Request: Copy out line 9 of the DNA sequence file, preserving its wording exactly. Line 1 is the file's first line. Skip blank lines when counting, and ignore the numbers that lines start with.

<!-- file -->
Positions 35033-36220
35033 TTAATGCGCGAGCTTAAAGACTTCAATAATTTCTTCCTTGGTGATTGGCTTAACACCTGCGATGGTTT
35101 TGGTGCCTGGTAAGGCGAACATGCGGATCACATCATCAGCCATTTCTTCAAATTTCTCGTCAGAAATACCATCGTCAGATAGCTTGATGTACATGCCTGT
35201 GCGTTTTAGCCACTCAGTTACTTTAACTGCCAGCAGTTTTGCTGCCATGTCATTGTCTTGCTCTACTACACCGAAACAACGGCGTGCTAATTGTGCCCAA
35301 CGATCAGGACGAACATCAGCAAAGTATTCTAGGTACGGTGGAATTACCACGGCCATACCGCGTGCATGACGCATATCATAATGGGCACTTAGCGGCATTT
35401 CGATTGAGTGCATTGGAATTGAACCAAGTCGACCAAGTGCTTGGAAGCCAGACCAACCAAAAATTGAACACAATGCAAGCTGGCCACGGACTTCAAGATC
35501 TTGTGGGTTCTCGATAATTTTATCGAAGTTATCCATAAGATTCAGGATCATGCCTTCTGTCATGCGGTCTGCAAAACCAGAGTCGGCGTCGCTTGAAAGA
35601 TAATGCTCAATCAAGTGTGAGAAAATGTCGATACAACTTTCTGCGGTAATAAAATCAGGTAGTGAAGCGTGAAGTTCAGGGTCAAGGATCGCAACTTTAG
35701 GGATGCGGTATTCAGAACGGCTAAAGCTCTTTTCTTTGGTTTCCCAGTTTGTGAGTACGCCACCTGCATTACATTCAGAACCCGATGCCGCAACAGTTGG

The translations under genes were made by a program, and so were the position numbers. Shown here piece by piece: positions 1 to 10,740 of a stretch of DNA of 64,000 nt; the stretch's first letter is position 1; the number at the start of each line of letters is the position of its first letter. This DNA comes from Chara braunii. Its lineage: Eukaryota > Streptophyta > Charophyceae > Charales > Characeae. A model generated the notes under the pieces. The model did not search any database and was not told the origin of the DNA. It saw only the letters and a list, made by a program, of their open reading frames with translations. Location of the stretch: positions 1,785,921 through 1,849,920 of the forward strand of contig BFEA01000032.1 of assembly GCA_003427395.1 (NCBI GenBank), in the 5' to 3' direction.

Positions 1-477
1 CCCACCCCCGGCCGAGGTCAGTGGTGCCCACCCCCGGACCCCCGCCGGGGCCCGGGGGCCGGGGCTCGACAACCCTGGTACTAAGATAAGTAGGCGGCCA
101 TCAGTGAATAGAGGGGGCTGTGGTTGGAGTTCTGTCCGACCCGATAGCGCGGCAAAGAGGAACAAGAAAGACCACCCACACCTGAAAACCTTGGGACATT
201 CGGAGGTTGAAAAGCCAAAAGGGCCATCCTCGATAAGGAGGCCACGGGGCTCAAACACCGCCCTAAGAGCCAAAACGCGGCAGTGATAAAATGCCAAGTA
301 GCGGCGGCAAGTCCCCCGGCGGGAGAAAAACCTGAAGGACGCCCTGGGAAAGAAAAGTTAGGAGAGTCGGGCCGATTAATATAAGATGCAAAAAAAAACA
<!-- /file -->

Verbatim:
35701 GGATGCGGTATTCAGAACGGCTAAAGCTCTTTTCTTTGGTTTCCCAGTTTGTGAGTACGCCACCTGCATTACATTCAGAACCCGATGCCGCAACAGTTGG